Communities United for Police Reform (CPR)

Communities United for Police Reform (CPR) launched as a campaign in 2012 after long-time New York City grassroots organizers saw the need to build a comprehensive multi-sector coalition.

Communities United for Police Reform (CPR) launched in 2012 after long-time New York City grassroots organizers saw the need to build a comprehensive multi-sector campaign to end discriminatory and abusive policing. CPR itself is comprised of over 70 member organizations and runs coalitions of up to 200+ groups to win campaigns that strengthen community infrastructure and promote racial justice and community safety, while holding police accountable for respecting the rights and dignity of all.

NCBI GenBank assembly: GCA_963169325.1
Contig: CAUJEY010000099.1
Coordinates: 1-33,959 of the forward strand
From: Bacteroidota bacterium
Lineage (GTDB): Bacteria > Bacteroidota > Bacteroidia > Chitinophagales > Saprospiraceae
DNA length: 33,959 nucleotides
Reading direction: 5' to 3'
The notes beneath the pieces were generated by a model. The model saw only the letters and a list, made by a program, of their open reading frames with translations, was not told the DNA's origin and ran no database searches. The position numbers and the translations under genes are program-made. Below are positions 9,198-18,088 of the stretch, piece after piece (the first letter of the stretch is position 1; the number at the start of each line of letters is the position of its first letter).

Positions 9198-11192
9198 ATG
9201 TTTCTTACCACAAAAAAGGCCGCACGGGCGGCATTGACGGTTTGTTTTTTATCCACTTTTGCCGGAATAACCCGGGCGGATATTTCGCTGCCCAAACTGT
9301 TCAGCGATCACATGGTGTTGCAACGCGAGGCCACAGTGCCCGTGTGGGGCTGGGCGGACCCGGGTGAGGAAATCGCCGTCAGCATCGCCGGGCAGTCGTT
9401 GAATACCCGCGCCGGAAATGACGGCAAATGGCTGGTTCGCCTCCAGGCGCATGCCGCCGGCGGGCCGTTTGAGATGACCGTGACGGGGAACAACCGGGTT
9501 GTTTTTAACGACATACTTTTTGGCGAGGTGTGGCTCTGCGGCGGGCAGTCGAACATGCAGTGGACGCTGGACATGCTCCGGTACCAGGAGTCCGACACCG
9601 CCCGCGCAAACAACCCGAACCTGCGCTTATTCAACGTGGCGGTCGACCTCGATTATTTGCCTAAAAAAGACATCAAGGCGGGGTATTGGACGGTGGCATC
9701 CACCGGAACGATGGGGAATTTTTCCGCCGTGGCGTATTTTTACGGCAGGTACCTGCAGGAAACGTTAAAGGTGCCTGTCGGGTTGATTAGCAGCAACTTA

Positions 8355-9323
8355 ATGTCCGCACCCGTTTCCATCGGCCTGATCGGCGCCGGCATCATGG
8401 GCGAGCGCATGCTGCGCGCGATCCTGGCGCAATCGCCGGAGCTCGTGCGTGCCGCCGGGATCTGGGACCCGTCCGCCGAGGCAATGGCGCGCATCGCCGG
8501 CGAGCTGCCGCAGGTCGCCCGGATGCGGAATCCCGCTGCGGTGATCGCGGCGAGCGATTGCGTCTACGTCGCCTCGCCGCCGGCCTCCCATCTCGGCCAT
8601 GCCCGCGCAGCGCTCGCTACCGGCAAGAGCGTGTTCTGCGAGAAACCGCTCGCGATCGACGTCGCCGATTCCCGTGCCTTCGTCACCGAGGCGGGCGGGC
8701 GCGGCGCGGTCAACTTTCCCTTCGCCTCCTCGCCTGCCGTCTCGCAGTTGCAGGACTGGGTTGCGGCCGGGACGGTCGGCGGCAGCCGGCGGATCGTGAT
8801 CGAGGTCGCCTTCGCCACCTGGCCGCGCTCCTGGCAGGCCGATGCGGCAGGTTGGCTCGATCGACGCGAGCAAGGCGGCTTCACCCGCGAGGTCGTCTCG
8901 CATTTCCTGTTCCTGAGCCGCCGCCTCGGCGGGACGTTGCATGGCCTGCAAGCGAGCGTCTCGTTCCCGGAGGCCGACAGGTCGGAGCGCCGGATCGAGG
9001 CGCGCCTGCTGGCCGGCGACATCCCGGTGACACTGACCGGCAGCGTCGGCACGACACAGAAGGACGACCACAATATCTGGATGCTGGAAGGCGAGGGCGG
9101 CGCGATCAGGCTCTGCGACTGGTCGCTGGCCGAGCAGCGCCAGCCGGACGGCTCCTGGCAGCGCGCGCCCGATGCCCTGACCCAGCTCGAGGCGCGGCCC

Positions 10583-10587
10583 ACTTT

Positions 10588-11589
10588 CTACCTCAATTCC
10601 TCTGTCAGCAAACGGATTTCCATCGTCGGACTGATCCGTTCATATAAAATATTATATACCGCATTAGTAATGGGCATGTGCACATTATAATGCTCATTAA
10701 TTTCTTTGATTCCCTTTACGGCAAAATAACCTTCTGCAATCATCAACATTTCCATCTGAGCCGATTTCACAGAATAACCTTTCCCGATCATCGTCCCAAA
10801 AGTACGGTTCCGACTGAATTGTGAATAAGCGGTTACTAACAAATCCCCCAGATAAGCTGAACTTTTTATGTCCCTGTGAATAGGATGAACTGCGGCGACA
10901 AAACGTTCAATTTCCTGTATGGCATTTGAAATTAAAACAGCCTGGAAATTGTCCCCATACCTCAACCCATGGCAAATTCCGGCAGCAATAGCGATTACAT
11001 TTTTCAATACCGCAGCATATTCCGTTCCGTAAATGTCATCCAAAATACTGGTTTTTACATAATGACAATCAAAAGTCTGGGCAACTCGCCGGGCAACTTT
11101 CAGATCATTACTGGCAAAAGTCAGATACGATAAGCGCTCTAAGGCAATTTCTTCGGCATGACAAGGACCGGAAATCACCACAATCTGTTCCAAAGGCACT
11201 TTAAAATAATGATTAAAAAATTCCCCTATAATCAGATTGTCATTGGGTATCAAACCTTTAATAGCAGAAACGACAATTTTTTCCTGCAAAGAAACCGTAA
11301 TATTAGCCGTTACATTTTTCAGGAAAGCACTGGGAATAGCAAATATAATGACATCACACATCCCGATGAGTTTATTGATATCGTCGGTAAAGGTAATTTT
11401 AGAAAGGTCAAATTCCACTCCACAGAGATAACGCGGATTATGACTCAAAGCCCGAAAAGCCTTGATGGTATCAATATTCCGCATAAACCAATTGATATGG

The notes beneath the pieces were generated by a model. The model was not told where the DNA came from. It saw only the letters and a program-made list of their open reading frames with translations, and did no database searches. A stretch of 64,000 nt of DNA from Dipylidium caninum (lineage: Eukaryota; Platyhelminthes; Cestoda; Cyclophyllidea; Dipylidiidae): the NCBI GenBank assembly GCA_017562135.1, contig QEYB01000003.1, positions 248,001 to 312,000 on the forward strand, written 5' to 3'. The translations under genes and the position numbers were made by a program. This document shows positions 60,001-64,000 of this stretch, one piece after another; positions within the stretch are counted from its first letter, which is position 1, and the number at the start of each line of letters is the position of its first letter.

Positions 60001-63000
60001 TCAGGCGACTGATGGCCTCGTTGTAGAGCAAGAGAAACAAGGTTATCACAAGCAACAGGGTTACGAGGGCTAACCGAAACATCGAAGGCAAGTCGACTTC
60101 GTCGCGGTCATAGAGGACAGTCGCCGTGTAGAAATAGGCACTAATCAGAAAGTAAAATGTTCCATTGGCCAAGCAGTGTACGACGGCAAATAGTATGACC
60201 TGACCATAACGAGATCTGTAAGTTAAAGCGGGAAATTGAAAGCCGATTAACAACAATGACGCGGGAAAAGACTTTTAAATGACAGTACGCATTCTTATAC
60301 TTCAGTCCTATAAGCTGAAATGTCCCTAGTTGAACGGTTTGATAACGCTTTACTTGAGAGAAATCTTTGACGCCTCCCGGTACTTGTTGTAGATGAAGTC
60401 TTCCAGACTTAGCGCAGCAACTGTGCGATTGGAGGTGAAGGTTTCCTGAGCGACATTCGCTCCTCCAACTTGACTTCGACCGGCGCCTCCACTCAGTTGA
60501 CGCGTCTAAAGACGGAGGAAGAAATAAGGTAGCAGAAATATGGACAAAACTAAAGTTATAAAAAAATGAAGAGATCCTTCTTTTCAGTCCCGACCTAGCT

In spite of the decrease in reported street stops in NYC, “Broken-windows” and other abusive policing continues to target low-income communities of color, particularly immigrants, young people, homeless, public housing residents, LGBTQ and gender nonconforming people, women, and people with disabilities.

Opposing the current lack of transparency and accountability within the NYPD, and the disproportionate amount of resources spent on policing, CPR envisions a transformed New York City where safety does not rely on criminalization policies or come at the expense of human rights, but instead supports community infrastructure through affordable housing, quality education and healthcare, youth services, and living wage employment opportunities.

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